Yesterday I got the news that I’m losing one of my best friends of 16 years. He’s someone I’ve known pretty much since birth. He’s giving and loving and very furry. He’s my cat.
And while I can understand that not everyone will fully comprehend the bond between a human and animal, you will just have to take my word for it that the news put me into shock and I am now grieving what will very soon become a physical loss.
And, of course, a trauma like this (yes, it is a trauma) will make my bipolar disorder blow up. Bipolar makes grief worse and grief makes bipolar disorder worse.
When someone breaks a leg, people “get” it. They understand it. They empathize with it. They’re compassionate about it. The same thing is true when people get cancer or undergo surgery for a heart condition or even get the flu. And yet when someone has a mental illness, people just don’t “get” it. And in spite of spending more than a decade educating about my mental illness, bipolar disorder, sometimes I feel like they never will. This tends to make people with mental illness feel alone.
In the world of chronic illness there is a concept of “caregiver fatigue.” This is where caregivers of people with chronic illness get burned out because they just spend so much time and effort caring for another person. This is a real thing and a real problem.
I would suggest there is also such as thing as “bipolar treatment fatigue.” Bipolar treatment fatigue is when a patient with bipolar disorder becomes burned out because of all the time and effort it takes to fight the bipolar disorder. I think this is a real thing and a real problem.
Recently a received a message from someone who was very distressed because her family wouldn’t accept her because of her mental illness. Her family hadn’t cut her out of their lives, necessarily, but they didn’t understand bipolar disorder and just waved her off telling her to “take her meds.” They made no effort to support her dealing with her mental illness.
And to this woman, family was everything. She didn’t think she could live without the support of her family.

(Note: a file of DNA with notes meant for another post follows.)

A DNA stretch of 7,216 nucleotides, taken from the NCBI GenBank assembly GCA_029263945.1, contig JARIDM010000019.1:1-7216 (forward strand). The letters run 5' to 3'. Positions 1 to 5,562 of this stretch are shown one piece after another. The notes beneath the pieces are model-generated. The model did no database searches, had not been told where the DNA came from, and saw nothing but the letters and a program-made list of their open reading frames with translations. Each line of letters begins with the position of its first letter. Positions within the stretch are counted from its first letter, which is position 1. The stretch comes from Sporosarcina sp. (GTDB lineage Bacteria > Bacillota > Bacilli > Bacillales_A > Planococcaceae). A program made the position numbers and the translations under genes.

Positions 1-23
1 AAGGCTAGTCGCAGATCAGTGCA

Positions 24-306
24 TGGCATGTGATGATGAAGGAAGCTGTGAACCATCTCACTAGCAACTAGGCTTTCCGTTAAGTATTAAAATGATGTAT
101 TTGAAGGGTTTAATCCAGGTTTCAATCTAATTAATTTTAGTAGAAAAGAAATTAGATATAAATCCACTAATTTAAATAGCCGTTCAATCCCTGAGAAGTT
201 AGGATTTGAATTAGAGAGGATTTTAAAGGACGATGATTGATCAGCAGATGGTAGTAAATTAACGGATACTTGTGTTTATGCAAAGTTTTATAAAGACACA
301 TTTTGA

And while I know that family is critically important to some people, I’m here to tell you: you can live with a mental illness, with bipolar disorder, without the support of your family.
I was having a very annoyed/angry day. This was annoying me and then that was pissing me off. And I realized this was a thread through my day and thought to myself, “Yup, I have days like that. It’s a bipolar thing.” And then I wondered, “Do normal people have days where they’re mad at everything?”
And then I realized I had no idea. I have no idea if normal people have irrationally angry days. I’ve forgotten what it is to be normal.
[And before someone has a hissy fit because I’m saying that people with bipolar disorder aren’t normal, please read the linked article.]
Last year, I wrote an article on psychomotor agitation at HealthyPlace. Psychomotor agitation (or retardation) is a symptom of bipolar (and unipolar) depression as well as hypomania/mania and very little information about it is available (in spite of the fact that it is listed in the Diagnostic and Statistical Manual of Mental Illness (DSM-5)).
Most definitions for psychomotor agitation include the words, “inner restlessness.” I don’t know about you, but “inner restlessness” reminds me of a 22-year-old who can’t find himself and so is backpacking across the country. It really doesn’t sound like a mental illness symptom – let alone like a serious one.